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MACo Officials Predict Pension Funding Shift Will Pass
Prince Frederick, MD - 3/21/2012
By Marty Madden
QUOTE OF THE WEEK
“It’s atrocious what the state is doing.”
Commissioner Evan Slaughenhoupt, criticizing the Maryland General Assembly and the O’Malley Administration for forcing jurisdictions to spend more money on education.
Despite protestations from Maryland’s local jurisdictions, an official from the organization representing the counties predicted March 20 that two initiatives before the state legislature—shifting funding responsibilities for teachers’ pensions and increasing maintenance of effort (MOE) requirements—will pass during the General Assembly’s 2012 session.
Maryland Association of Counties (MACo) Executive Director Michael Sanderson delivered the gloomy news to the Calvert County Commissioners during the panel’s Tuesday, March 20 meeting.
Association President Ingrid Turner told the board “it’s not looking good” for changing the legislators’ minds about the funding shift.
“The debate is not if, it’s how much,” said Sanderson of the plan to shift responsibilities for the teachers’ pension fund. He explained the Maryland Senate’s current proposal would have school boards paying the “normal cost” of retirement, phased in over four years with concurrent county-paid MOE increases. Sanderson explained the normal cost “reflects the current cost of retirement for active employees, which does not include unfunded, accrued liabilities. The normal cost’s dollar value grows primarily by the growth in salaries and the number of teachers employed. Required maintenance of effort paid by counties increases each year by additional pension costs during the phase-in period.”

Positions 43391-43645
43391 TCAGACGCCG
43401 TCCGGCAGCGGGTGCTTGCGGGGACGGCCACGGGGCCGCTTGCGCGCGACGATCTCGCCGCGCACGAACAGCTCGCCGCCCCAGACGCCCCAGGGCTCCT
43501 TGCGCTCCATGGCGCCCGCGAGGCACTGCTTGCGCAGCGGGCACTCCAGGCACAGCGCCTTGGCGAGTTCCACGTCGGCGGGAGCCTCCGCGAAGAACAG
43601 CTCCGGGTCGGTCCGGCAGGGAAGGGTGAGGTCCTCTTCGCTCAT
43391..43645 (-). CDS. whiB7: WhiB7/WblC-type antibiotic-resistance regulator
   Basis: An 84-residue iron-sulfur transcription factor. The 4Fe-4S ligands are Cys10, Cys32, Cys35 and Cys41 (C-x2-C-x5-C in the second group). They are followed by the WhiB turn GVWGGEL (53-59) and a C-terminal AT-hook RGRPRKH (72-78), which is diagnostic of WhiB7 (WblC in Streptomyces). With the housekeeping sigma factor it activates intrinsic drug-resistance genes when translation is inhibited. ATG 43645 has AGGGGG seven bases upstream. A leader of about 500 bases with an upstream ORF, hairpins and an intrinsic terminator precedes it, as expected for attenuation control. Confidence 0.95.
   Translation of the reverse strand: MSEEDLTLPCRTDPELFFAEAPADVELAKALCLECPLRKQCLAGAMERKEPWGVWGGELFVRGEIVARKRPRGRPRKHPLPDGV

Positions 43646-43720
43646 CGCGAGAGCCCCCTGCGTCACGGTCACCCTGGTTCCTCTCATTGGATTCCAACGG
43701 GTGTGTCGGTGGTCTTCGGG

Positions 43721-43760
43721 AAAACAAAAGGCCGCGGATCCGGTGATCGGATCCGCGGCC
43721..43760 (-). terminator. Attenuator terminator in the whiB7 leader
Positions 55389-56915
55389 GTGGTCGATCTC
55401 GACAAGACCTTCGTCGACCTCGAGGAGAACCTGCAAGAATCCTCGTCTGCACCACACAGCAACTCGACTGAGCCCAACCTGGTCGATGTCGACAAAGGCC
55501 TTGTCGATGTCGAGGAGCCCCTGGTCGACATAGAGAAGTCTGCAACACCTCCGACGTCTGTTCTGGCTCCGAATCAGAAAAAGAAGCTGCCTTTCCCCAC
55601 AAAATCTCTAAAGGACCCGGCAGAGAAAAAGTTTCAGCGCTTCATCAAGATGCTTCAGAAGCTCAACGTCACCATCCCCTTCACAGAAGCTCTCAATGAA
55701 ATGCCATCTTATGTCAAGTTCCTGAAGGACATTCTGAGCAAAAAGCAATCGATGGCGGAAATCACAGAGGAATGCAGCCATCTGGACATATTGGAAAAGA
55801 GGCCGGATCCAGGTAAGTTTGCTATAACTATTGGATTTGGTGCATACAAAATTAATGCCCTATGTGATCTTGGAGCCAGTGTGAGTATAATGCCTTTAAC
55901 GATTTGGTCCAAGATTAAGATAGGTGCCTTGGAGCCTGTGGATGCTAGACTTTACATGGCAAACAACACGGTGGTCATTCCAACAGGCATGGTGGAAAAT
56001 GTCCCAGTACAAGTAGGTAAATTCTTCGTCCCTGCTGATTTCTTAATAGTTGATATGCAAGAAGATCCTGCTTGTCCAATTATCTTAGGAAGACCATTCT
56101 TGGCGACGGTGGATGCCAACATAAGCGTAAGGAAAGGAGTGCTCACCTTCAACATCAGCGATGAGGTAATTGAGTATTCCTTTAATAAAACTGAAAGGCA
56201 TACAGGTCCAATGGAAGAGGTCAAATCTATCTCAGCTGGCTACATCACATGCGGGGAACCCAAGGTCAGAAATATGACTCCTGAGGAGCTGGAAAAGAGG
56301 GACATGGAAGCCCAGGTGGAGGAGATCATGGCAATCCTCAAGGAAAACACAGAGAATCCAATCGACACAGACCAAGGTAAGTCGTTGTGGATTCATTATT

Sanderson said the state would continue to be responsible for payment of unfunded accrued liabilities and reinvestment, as well as a portion of the normal cost and any costs above the estimates during the phase-in period.
“It’s not a wonderful plan,” said Sanderson, who added the Senate proposal “brings the costs down and is less offensive.”
Sanderson said pension costs would be offset by a $37 million federal fund reimbursement relief to school boards, new county revenues and local aid to counties and school boards. “It’s trying to give counties resources to help,” he said.
Sanderson stated the Maryland House of Delegates has a pension shift plan that makes the process move at a “brisker” pace. The two proposals would need to be reconciled before final passage.
The executive director told the commissioners the MOE bill “is going to pass this year” and admitted it would have significant impacts on county operating budgets.
The commissioners were not pleased by the news from MACo.
“It’s the state that’s cutting education by $7 billion,” said Commissioner Evan K. Slaughenhoupt Jr. [R]. “It’s atrocious what the state is doing.” Slaughenhoupt surmised that the measures were an example of detrimental impact from “one-party rule” in Annapolis.
“This puts this board in this county in a real bad position,” said Commissioners’ President Gerald W. “Jerry” Clark [R], who likened the state lawmakers to houseguests who have worn out their welcome. “What they are doing is eating us out of house and home. We wish they’d go back.”
Clark noted state officials gloat about Maryland’s high achieving schools and fail to credit the individual jurisdictions for their oversight. “We’re going to work hard to keep our schools up there but there’s a reality,” he said.
The county’s proposed fiscal year (FY) 2013 budget includes a cut in the amount of funding to Calvert County Public Schools (CCPS) compared to FY 2012. County government staff has budgeted for the potential pension funding shift and has the allocation to CCPS at the MOE level.
“I think we all knew this was coming down the road,” said Commissioner Pat Nutter [R], who thanked MACo officials for their efforts “to keep it within reason.”
Contact Marty Madden at firstname.lastname@example.org
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